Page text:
So the first distribution review of 2014 turns out to be that of a Linux distribution that I’ve never published any article about, one that I’ve never actually used.
And that distribution is Siduction, a desktop distribution based on Debian Unstable branch. The latest release – Siduction 2013.2, features 32- and 64-bit variants of five desktop distributions – GNOME 3, KDE, LXDE, Razor-Qt and Xfce. To see what it has to offer, I wanted to install all five editions, but after a bad experience with the installer, I stopped after managing to install the KDE and GNOME 3 editions.
So the focus of this review will the KDE and GNOME desktop editions, and, of course, the installer. And since the installer is a new application and I had a tough time with it, the bulk of this review will be devoted to it. Most users are already familiar with the KDE and GNOME 3 desktop environments, but the installer, that’s going to be a new experience for most people.
According to the Release Notes, the installation images are “enhanced with some useful packages and scripts, our own installer and a custom patched version of the linux-kernel 3.12.” Since I tend to attach a lot of importance to the installer, let’s see what it looks like and what it has to offer.
The Installer: Like all Linux distributions, the installation images are Live images. After booting into the Live desktop and looking around for a while, installation to the target hard disk drive (HDD) started when the installer’s icon (named sidu-installer), which was on the desktop, was clicked.
To my surprise, the installer opened in IceWeasel, the Web browser. That’s new to me. Of all the distributions I’ve used or reviewed, I’ve not come across one with this type of installation program. The address on the address bar shows that it’s actually an application listening on port 8086.
Like I wrote earlier, this was new to me. An Nmap scan of the machine showed these open ports. So there you have it, a graphical installer for a Linux distribution that runs from a Web browser, and listening on port 8086. But how good is it? From my experience, not very. The series of screen shots that follow show why.
The interface is a little bit on the confusing side. To a large extent, it’s not very intuitive. With so many buttons on the main page, it’s not exactly clear which one needs to be clicked first or last, or which one should be ignored. Beyond that, it has automated and a manual mode disk partitioning modes, which is always a good thing. In the automated mode, there is support for creating standard disk partitions and LVM volumes. LVM, the Linux Logical Volume Manager, provides a method for dynamic management of disk space.
My test install environment was in a virtual environment with about 50 GB of disk space available to it. When attempting to use an automated disk partition option, clicking on the Recommendation button after selecting the disk space to use, allows the installer to auto-allocate disk space to the default partitions that it creates. Those partitions are for root, /home and Swap. After I was satisfied that I had clicked on all the buttons required to complete the installation on this page, I clicked Next.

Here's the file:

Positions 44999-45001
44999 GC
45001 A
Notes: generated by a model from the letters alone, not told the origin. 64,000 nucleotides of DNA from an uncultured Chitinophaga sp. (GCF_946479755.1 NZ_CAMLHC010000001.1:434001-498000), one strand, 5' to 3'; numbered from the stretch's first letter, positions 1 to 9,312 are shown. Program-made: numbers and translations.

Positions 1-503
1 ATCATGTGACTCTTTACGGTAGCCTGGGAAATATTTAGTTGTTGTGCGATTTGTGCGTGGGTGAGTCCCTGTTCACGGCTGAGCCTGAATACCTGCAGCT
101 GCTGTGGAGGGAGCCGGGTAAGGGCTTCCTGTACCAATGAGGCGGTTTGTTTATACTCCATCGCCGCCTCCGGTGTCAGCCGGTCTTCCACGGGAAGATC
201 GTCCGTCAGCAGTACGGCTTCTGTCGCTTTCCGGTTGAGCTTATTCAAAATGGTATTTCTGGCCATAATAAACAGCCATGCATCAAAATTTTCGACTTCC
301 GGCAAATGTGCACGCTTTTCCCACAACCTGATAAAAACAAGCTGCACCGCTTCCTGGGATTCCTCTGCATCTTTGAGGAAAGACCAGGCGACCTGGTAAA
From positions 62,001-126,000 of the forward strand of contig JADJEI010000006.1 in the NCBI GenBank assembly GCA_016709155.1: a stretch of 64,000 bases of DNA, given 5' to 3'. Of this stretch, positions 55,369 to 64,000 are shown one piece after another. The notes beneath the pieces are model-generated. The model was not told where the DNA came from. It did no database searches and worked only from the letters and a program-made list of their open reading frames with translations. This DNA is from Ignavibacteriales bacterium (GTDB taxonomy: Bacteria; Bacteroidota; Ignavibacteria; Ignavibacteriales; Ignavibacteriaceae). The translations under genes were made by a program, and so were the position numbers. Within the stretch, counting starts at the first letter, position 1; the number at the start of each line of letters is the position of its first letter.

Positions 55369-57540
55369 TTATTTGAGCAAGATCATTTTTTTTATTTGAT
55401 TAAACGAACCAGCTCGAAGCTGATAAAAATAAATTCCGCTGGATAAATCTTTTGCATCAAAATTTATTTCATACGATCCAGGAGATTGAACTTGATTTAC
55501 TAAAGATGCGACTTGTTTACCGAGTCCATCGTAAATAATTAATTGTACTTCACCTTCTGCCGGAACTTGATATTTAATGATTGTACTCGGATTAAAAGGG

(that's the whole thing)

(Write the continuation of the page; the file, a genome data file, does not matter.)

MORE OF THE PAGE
Sat back and watched the installer do its thing, or try to do its thing.
Not before long, it came back with an error message.
I went through the installation at least five times, alternating between the standard and LVM installation. The last thing I have time for is to jump to an IRC channel just so I can install a Linux distribution. Not in 2014.
Eventually, I gave up on the automated disk partitioning mode and chose to partition the disk manually.
For manual disk partitioning, the installer offers four tools – gparted, gdisk, fdisk, and cfdisk. Out of familiarity and point-and-click ease of use, I chose GParted.
This is a screen shot of GParted’s main interface. It shows the partitions created during an attempt to use the installer’s automated disk partitioning tool. All are extended partitions, which doesn’t really make any difference. Just something I think you should know. In any case, deleting those existing partitions from a previous attempt and creating new ones was not a problem.
Exiting GParted dropped me back to the installer’s main interface. Time to assign file systems to partitions. This screen shot shows the process of assigning file system to the root partition and the file system options.
Clicking Next on the previous step got me to the step shown in this screen shot. Since there was just one partition left, aside from the Swap partition, it gets assigned to /home. But the Device menu is empty. Maybe clicking on the Gerate and/or Freitext buttons will make something happen.
Clicking on the Gerate button did the trick. With the relevant partitions assigned file systems, I continued with the rest of the installation.
Actual package installation took just about 3 minutes.
Success! But the attempts to get there was frustrating. I don’t know what, if any, advantage a browser-based installer brings to the table, but whatever it is, the interface needs to be more intuitive. The one localization issue I encountered is minor, but the interface needs to be more polished.
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